But, alas, we are stuck with the inept romance story, and a potentially awesome universe is wasted, because the author felt the need to focuse on her fantasies....
What follows is a (slightly lengthened) version of an article that I wrote for my school paper.
While I can hardly blame anyone but myself for reading Twilight (I did suggest that I read it, after all), I feel as though it abolished any hope I had in the intelligence of mankind.
The characters aren’t the least bit relatable and are extremely dull. Edward Cullen is too perfect and beautiful for any conflict to possibly be at all interesting. The only real flaw he has is his personality, which everyone, especially Meyer’s self-insert, Bella, blissfully ignores, treating him like a saint, despite his chronic and disparaging comments against her intelligence and physical capabilities.
Bella Swan, the narrator, treats everyone except Edward like they have the plague. Despite this, everyone (read: everyone) treats her like the Messiah, when she should be a social pariah! (the rhyme was entirely unintentional, I promise.) She's the new kid, and as soon as she arrives, everyone bows down before her, treating her like a Goddess, and what does she do? COMPLAIN. She complains about the whole shebang, right from the get-go. A guy carries her books for her? COMPLAIN. The sun, which would possibly harm her milky-white skin, does not shine very often? COMPLAIN.
Unlikeable characters are forgivable if the story is interesting, but it unfortunately isn’t. The ‘plot’, used in the loosest sense of the word, is nothing more than disconnected, uninteresting events with no building action or logic behind what little conflict there is. When the conflict does finally show up, it is un-foreshadowed, pointless, and oh hey look, it's over.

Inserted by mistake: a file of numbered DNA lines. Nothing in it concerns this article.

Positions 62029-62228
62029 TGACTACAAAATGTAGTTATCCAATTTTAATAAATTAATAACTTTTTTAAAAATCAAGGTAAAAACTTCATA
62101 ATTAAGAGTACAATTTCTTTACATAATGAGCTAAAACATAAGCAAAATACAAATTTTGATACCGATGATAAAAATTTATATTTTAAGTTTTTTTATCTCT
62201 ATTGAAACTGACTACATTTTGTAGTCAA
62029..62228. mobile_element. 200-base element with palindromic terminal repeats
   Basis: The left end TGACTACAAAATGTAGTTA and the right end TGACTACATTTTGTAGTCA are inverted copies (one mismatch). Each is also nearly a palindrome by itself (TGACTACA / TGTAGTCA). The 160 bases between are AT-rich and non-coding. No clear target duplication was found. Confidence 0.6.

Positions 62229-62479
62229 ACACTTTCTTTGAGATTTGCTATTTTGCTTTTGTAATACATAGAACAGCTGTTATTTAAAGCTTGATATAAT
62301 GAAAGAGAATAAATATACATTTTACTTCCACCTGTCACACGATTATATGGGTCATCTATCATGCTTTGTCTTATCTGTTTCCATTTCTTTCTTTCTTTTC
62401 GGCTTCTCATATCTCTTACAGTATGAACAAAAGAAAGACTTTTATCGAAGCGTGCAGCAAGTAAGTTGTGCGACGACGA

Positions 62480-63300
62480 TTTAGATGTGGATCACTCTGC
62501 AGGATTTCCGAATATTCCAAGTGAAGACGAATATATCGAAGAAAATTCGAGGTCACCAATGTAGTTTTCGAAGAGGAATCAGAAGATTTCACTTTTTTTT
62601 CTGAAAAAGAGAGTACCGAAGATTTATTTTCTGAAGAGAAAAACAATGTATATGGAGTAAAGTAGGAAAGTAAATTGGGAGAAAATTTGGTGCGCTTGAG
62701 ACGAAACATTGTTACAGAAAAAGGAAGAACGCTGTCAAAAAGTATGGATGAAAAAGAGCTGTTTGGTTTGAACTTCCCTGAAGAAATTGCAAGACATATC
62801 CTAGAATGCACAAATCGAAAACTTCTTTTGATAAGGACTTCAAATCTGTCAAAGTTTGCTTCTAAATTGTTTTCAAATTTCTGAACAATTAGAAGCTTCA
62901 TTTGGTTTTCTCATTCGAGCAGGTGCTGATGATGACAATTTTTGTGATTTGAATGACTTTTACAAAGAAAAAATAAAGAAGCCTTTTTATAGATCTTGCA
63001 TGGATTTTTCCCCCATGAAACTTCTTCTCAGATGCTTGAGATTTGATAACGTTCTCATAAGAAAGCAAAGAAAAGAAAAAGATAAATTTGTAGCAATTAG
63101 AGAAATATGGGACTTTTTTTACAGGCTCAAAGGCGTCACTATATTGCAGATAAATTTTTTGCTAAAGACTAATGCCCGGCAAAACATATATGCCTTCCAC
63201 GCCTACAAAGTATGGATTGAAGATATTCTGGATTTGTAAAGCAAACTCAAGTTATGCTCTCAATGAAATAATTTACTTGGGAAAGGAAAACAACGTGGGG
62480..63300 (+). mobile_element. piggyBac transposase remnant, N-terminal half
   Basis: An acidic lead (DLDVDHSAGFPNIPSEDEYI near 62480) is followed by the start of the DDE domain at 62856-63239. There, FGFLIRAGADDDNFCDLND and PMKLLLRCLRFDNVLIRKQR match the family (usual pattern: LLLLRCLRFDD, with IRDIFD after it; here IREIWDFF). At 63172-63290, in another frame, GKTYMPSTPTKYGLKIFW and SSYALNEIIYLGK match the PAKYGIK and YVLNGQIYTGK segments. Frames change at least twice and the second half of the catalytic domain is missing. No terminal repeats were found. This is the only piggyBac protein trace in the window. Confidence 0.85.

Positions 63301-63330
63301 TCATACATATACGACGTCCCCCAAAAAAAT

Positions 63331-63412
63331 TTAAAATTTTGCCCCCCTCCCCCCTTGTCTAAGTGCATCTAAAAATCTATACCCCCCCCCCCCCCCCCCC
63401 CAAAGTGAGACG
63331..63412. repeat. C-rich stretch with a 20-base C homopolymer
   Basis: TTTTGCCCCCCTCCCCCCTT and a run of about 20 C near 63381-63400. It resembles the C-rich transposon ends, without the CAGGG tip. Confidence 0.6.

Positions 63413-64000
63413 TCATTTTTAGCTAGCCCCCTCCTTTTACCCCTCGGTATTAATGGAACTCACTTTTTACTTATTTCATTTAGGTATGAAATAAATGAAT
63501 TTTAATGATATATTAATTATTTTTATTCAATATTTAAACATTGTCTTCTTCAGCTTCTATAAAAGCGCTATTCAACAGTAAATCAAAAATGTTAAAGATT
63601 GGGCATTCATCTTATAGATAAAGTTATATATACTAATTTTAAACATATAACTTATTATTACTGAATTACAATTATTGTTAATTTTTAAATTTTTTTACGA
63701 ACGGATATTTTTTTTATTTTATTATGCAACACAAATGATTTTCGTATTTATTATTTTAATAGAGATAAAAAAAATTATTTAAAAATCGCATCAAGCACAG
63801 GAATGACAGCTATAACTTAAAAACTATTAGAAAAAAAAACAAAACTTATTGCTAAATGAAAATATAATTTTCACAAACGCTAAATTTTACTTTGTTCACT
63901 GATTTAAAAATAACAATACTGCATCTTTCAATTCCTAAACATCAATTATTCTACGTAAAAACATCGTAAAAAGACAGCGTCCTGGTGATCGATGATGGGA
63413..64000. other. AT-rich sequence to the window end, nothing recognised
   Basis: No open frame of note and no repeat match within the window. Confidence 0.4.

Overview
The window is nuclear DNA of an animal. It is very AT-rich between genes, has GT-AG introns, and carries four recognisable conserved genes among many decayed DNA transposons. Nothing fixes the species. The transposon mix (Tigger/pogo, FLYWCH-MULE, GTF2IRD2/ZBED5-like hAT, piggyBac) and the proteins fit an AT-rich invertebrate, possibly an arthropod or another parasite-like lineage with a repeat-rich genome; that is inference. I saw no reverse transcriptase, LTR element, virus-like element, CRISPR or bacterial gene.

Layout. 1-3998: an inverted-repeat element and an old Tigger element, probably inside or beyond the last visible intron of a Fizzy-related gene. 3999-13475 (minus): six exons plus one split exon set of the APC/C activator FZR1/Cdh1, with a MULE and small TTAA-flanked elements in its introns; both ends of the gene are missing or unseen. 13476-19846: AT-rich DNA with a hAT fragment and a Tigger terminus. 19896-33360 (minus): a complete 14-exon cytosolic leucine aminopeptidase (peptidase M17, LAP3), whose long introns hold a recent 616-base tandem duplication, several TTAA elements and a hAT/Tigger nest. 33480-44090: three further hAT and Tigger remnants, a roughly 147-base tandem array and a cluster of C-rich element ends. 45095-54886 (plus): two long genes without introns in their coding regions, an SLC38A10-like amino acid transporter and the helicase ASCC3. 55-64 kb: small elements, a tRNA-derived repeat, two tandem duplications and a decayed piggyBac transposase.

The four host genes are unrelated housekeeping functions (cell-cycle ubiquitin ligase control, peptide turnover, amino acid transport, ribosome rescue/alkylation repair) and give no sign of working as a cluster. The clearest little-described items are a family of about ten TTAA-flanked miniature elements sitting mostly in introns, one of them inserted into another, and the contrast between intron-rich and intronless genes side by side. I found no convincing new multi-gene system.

However, the book is a romance novel, so I might as well focus on the ‘twu wuv’ between Edward and Bella. To put it simply, it sucks. Edward’s only real attraction to Bella is the way she smells, with literally nothing else attracting him to her. Bella’s only attraction to Edward is his appearance. The characters have no chemistry, and the relationship is mutually destructive and idiotic, as well as out of nowhere.
As a lover of the English language, what distressed me the most was the syntax. Meyer's writing style seems to consist of picking words at random from a thesaurus.
Twilight is an irredeemable, worthless excuse for a novel, and due to my own stupidity, I've decided to finish the series.
An interesting fact is that a lot of people don't read twenty books a week. Many, in fact, barely read one book in the course of an entire summer. Think of the average book as a meal, exceptional books as your favorite food... and Twilight as something from the Sonic down the street from me. That Sonic opened a few months ago, and I have to be blunt again when I say that the food is not what I'd call gourmet. Or even good. Yet, whenever I drive by, there is a ridiculously long line for it.
For those who don't read a lot, Twilight is Sonic. They've heard quite a bit about how amazing it supposedly is, and go in determined to enjoy it. Unlike Sonic, they have little to compare it to save for whatever books they had to read in school, which they probably don't remember entirely well (assuming that they even enjoyed them. I'm a major bookworm and English major, but even I've wanted to throw half of the assigned reading material I've had over the years through the nearest window). However, similar to how going to Sonic is where I live, even the mention of Twilight has become an almost foolproof way of starting a conversation, especially after the movie.